It was perhaps written somewhere that I would be unable to go until October without voicing myself about Tiger & Bunny again. Well, I was bored and I watched episode 19 three times, okay?
Reading fandom reaction, and being consumed in my very thoughts, has led me to write a few considerations about what changed between my first impression of Tiger & Bunny all the way back in May, and what happens now that the show has turned a new leaf for itself. Be warned that this post contains spoilers for the latest episodes, so if you aren’t caught up, don’t go blaming me.
One of the things I like in the recent events is how painfully young Barnaby seems when compared to Kotetsu now. With the entirety of his life put in jeopardy by the confusion of a single memory, crumbling his world down, rendering him a pile of tears and angst, it is clear that Barnaby hasn’t really lived yet. Next to him, Kotetsu is trying to decide what will become of his future, as a result of all the years he has spent as a hero, as a husband, as a father. The weight of his responsibility before his daughter, her future, her feelings, has finally weighted upon his shoulders. The declining of the Hundred Power must have its relevant plot reasons (at one point, I suppose), but it is also the only way Kotetsu would look away from his job at all. The only way he could realize where all the broken promises have led him. Next to these life-changing choices, Barnaby’s problems seem blown out of proportion, a melodrama. Except it’s not. The audience has been merely rendered tired and numb to Barnaby’s pain, all with the cliché opera music, the fire, the usual picture. Perhaps Sunrise’s biggest mistake in the first half of the story, which focused primarily on Barnaby, was to not give us much of Kotetsu. Right now, in the second half, we were expecting more about him, and it has been delivered, but still we have to sustain the truth about Barnaby’s past – one that hasn’t been shocking or unexpected, and we feel like we’re going through the same things again and again.
But perhaps this is Kotetsu’s greatest moment. That he is not here to assist anymore, and in order to do that, we have to take down the King of Heroes, throw him on his knees into a pile of uselessness. Up until now, Kotetsu has been used as a device to boost Barnaby, he has been his contrast, and it is only through him that Barnaby could get to the peace of mind we saw on episode 14. Now we have the same situation again, but it’s through Barnaby’s weaknesses that we can see Tiger shine.
Both characters are clearly flawed, with Barnaby all but throwing elegant temper tantrums in public places, Kotetsu keeping his problems locked in and blocking everyone out, both failing tragically at communication and, of course, trust (and it is amusing that it’s mostly from Kotetsu’s side, when one would have expected it to be the other way around), each episode is a new step in their development. And although most of us, watchers, are tired of the same old tropes, I fail to see the disconnected plot I have seen people complain about. To uncover the plot, layer by layer, is a good thing, not a bad one, as opposed to hitting the audience with exposure from the get-go, overwhelming them with information they are likely to not care about the next minute.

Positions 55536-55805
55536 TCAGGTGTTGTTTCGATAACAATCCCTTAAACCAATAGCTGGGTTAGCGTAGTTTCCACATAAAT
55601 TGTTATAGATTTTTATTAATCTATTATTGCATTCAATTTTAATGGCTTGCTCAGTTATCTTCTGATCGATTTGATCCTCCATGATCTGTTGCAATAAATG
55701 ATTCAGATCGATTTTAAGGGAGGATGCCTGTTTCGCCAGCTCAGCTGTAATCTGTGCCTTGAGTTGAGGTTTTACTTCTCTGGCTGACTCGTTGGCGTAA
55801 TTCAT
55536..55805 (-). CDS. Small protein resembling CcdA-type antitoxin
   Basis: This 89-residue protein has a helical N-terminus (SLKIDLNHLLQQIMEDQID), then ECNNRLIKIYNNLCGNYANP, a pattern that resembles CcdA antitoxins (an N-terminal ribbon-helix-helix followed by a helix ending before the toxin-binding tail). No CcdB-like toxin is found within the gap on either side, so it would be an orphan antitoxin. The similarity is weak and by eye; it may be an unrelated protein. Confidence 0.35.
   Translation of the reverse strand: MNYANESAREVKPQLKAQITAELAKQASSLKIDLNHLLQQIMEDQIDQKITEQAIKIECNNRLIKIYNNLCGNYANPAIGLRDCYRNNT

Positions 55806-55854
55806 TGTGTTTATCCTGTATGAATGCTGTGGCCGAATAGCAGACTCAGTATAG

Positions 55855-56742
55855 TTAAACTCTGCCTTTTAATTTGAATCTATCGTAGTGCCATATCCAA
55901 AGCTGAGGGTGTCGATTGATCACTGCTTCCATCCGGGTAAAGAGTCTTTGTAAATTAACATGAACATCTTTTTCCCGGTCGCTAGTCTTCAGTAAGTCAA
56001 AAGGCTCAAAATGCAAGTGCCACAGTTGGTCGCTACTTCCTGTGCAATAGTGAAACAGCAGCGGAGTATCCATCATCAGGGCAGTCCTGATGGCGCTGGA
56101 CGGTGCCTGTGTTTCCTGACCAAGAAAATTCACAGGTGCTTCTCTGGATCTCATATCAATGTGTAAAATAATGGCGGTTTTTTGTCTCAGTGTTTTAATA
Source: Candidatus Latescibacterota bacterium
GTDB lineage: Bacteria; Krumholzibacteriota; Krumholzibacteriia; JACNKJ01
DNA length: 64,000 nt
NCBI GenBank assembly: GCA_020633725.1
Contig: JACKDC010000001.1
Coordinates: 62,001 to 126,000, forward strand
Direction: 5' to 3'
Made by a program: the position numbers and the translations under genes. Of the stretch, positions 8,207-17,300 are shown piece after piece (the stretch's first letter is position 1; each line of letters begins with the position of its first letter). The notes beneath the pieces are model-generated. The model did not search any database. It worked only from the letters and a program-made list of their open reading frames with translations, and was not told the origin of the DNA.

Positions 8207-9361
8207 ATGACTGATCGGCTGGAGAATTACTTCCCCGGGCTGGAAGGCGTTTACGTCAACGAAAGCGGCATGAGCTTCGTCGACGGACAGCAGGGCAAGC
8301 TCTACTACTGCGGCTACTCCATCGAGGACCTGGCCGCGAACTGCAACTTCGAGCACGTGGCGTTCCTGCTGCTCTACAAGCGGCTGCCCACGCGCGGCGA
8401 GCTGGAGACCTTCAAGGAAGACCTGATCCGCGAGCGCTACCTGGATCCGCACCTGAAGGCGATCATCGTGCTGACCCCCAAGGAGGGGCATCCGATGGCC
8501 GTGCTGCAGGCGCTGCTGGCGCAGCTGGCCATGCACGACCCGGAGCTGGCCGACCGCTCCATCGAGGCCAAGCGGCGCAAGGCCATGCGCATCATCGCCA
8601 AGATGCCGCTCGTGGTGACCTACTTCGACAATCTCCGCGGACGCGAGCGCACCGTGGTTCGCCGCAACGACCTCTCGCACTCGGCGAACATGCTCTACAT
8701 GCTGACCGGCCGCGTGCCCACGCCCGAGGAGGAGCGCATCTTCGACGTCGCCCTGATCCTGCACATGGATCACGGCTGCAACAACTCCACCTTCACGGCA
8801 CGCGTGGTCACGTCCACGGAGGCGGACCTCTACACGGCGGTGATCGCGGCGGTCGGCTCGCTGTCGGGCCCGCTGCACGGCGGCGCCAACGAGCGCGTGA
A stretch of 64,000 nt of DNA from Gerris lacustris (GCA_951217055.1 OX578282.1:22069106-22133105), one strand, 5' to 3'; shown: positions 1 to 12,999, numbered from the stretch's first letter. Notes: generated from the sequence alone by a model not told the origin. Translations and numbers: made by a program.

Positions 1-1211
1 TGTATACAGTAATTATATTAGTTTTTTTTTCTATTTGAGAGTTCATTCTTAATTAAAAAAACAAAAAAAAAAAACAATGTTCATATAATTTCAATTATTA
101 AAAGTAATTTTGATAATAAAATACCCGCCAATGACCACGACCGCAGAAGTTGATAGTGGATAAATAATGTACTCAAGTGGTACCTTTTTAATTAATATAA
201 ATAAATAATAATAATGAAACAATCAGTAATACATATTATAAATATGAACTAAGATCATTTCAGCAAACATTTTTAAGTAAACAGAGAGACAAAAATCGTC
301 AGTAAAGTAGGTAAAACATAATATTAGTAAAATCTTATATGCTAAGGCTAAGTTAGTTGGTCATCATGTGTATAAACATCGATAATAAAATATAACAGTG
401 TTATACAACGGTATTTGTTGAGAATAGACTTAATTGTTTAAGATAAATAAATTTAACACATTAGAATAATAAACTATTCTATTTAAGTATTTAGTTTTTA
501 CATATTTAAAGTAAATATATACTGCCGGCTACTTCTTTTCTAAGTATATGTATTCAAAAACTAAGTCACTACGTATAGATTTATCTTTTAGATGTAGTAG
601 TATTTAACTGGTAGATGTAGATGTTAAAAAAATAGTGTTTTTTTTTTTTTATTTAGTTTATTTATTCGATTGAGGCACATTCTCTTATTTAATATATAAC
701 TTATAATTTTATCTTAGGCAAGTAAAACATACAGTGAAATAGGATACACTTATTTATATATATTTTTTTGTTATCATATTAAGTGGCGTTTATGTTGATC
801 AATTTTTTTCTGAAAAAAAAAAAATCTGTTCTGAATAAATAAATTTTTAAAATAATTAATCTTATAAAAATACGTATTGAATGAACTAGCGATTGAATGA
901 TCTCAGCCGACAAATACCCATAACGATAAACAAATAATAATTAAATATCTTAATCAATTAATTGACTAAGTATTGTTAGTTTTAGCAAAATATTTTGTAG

Basically, I can understand the fandom frustration about the Barnaby focus, and I believe the two halves of the show created false expectations (Barnaby arc, Kotetsu arc); however, to connect the two halves also provides a better view of the progress we have seen in each character. From the Barnaby who saw Kotetsu as a meddler to the Barnaby who tells Kotetsu his problems first, and his guardian later; from the Kotetsu who had but superficial relationships with everybody, who took so much for granted in a carefree life, but who is now willing to delay important plans for the sake of another, not because he is a good person, but because he cares. At first they appeared so different, but there are intersections between them, between their personalities: human contact. Barnaby has never had to care for another, Kotetsu has cared for all, and in the end, no one. I believe this is ultimately a step to what the show actually advertises – partnership.
What I fail to understand, however, is the need to further dwell in Karina’s crush, but not dedicate an episode to Antonio and his long friendship with Kotetsu, or to perhaps Nathan, the sharpest of all heroes. No, not so much that I fail to understand, but that I can’t agree with; not because I have anything against Blue Rose herself, but each hero has shown us a piece of themselves, some more vaguely than others. However, Karina is here to cater to an audience, and it would be weird for her to not take the spotlight. At the pace we are going, is there hope for Bison and Fire Emblem? Unlikely. Antonio may have his chance, as Kotetsu’s confidant, but Fire Emblem might have been doomed to support character from the beginning. And the support provided by him, with his all-knowing eyes, doesn’t go unnoticed by us.
The show may be called Tiger & Bunny, and it is obviously on them that it focuses, but it’s so easy to connect to the other characters as well. And what, in the end, shall be Lunatic’s role in all of this? Maybe, Sunrise, this is hope you’re installing in me? That there is more stories to tell? Who knows. But I will definitely keep watching eagerly.